Choice. We love it. And these days, there seems to be an abundance of it in the dairy case. Now, in addition to your standard cow’s milk choices (organic, low fat, fat-free, lactose–free), there is a slew of alternatives that aren’t even dairy at all: soy milk, almond milk, rice milk, oat milk, coconut milk, even hemp milk. (Really, people? Hemp milk? Maybe I need to open up my chakras a little, but the idea of dunking my Oreos in a tall glass of hemp milk is about as appealing as chewing on some hippie’s patchouli-scented dreadlocks.)
I like my vanilla soy latte as much as the next girl, but I’d never use soy milk as an everyday milk substitute. Too much aftertaste, not enough creaminess. Almond milk, though, the new darling of health foods, is another story. It has a pleasant neutral milky taste to it, with just a hint of nuttiness. And, the texture is full and thick, mimicking the feel of whole milk pretty well.
Before converting, I decided to do a little research to see what the fuss was all about. Is almond milk really that much better for you? What are the problems with it that no one is talking about? Here’s the DL on almond milk:
The Health Benefits
- It’s full of nutrients and good stuff. Almonds are a rich source of protein, Vitamin E, magnesium, potassium, selenium, manganese, and iron. This means strong bones and muscles, antioxidant protection, healthy skin, high energy levels, good metabolism, and other health benefits. Also, commercially made almond milk is often fortified with calcium (A good tip: give the carton a good shake before drinking, because calcium can settle at the bottom). Almond milk contains no cholesterol, and has actually been shown to lower levels of LDL cholesterol (due to good monounsaturated fats in almonds) as well as protect against heart disease (almond skins contain flavonoids which help to protect the heart).
- It’s low in calories. Based on a recent comparison published in The Wall Street Journal, a one-cup serving of almond milk comes in at 60 calories, compared to coconut milk (80 calories), soy milk (90 calories), rice milk (120 calories), and 2% cow’s milk (130 calories).
- It’s lactose free. An estimated 30 to 50 million Americans (about 25% of the United States population) are affected by lactose intolerance, meaning they have difficulty digesting the sugar found in cow’s milk.
- It’s antibiotic and growth hormone free. While many dairy farmers have made strides to ensure that their cows are rBGH-free, the practice of injecting dairy cows with growth hormones and antibiotics has not been completely eradicated.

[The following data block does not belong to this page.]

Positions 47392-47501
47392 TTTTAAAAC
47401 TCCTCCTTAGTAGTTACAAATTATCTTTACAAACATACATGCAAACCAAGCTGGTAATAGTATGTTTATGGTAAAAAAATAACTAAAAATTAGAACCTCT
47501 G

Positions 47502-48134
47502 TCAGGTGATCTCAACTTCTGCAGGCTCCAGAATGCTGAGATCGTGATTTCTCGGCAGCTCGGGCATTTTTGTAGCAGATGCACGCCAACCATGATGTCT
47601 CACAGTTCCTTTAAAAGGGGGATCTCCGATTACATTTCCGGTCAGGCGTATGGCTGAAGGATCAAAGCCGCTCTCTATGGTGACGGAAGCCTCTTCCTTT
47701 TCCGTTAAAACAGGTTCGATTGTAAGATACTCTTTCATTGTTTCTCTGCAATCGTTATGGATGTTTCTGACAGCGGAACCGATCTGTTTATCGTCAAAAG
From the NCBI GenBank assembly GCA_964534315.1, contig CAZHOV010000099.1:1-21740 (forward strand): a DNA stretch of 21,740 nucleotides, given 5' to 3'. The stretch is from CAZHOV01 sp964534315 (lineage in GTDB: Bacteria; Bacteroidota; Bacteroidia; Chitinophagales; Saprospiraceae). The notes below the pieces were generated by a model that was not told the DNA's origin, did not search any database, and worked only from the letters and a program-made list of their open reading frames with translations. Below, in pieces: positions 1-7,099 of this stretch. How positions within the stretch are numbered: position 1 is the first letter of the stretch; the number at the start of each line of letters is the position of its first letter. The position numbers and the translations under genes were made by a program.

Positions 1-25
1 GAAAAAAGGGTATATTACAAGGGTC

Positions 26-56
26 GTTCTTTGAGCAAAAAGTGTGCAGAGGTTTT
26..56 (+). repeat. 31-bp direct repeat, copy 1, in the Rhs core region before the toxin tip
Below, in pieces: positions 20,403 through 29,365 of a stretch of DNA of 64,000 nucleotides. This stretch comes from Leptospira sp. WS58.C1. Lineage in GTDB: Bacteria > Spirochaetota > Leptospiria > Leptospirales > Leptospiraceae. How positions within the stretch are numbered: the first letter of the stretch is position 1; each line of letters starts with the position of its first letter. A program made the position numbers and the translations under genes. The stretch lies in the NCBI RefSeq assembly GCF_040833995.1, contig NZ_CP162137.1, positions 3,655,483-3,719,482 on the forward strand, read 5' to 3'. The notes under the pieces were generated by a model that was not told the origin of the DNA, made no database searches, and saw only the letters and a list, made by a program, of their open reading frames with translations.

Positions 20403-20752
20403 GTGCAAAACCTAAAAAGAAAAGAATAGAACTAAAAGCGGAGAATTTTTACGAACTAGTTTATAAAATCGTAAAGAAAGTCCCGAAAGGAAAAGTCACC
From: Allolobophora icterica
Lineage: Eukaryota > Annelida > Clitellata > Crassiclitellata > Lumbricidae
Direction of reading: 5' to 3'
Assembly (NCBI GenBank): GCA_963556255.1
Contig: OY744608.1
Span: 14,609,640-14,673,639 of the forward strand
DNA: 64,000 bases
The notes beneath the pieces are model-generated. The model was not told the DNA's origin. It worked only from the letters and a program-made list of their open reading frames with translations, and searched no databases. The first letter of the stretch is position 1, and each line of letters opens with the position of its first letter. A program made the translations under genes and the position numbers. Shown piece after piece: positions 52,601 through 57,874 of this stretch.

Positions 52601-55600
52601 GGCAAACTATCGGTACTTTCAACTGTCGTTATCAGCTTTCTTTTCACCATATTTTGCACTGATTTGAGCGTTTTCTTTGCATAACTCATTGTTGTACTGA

- It’s an alternate alternative. Soy milk got some bad PR not long ago thanks to Jeremy Piven’s man boobs. Unless you’re consuming a gallon of soy milk a day though, studies have shown that soy-induced man boobs aren’t a real concern. However, there is an ongoing debate on the effect of soy foods on women. Soy foods are rich in isoflavones/phytoestrogens, which can mimic the effects of estrogen. It is currently unclear whether soy foods affect breast cancer risk or recovery…reading the studies and articles on this topic can easily spin you around with all the seemingly contradictory findings. It appears that the conclusion most widely agreed upon is to consume soy in moderation, along with a healthy and balanced diet. Thanks, Captain Obvious.
- It can cause problems for those at risk for low thyroid function. Almonds are a goitrogenic food, meaning, when consumed in large quantities, they can suppress the function of the thyroid gland by interfering with iodine uptake, causing an enlargement of the thyroid. While goitrogenic foods (such as soy, cabbage, kale, flax, broccoli, and almonds) can be harmful for those with thyroid problems, they are beneficial for people who have healthy thyroid function. So, if you have a thyroid problem, avoid almond milk. Otherwise, your almond milk mustache is good to go.
- It has added sugar. Flavored almond milk like Vanilla and Chocolate can have 15-22 grams of sugar per cup. To avoid all that extra sugar, opt for Original (7 grams sugar) or Unsweetened (0 grams sugar) flavors, both offered by Almond Breeze and Silk PureAlmond.
Now, don’t get me wrong, almond milk will never replace real dairy for me. I love my cheese and butter and ice cream too much. For goodness sake, I was happily raised on bottles of fresh whole milk from our local dairy farm. But, as a healthy alternative, I can get behind using almond milk in my morning smoothies, eating my granola with it, even making some sauces and soups with it. What’s your take on almond milk? Friend or Foe?
Adapted from the Bon Appétit Test Kitchen
This sweet and creamy smoothie taste too good to be good for you…but it is! Love the hit of fragrant vanilla, the bits of caramelly dates, and the blended ice with the almond milk makes a great icy milky consistency.
1 ½ cups almond milk (Original flavor)
4 pitted Medjool dates
1/2 teaspoon vanilla extract
10-12 ice cubes (a few big handfuls)
Sprinkle of cinnamon (optional)
Blend everything together until smooth.
This post was originally published on KQED’s Bay Area Bites on January 19, 2011.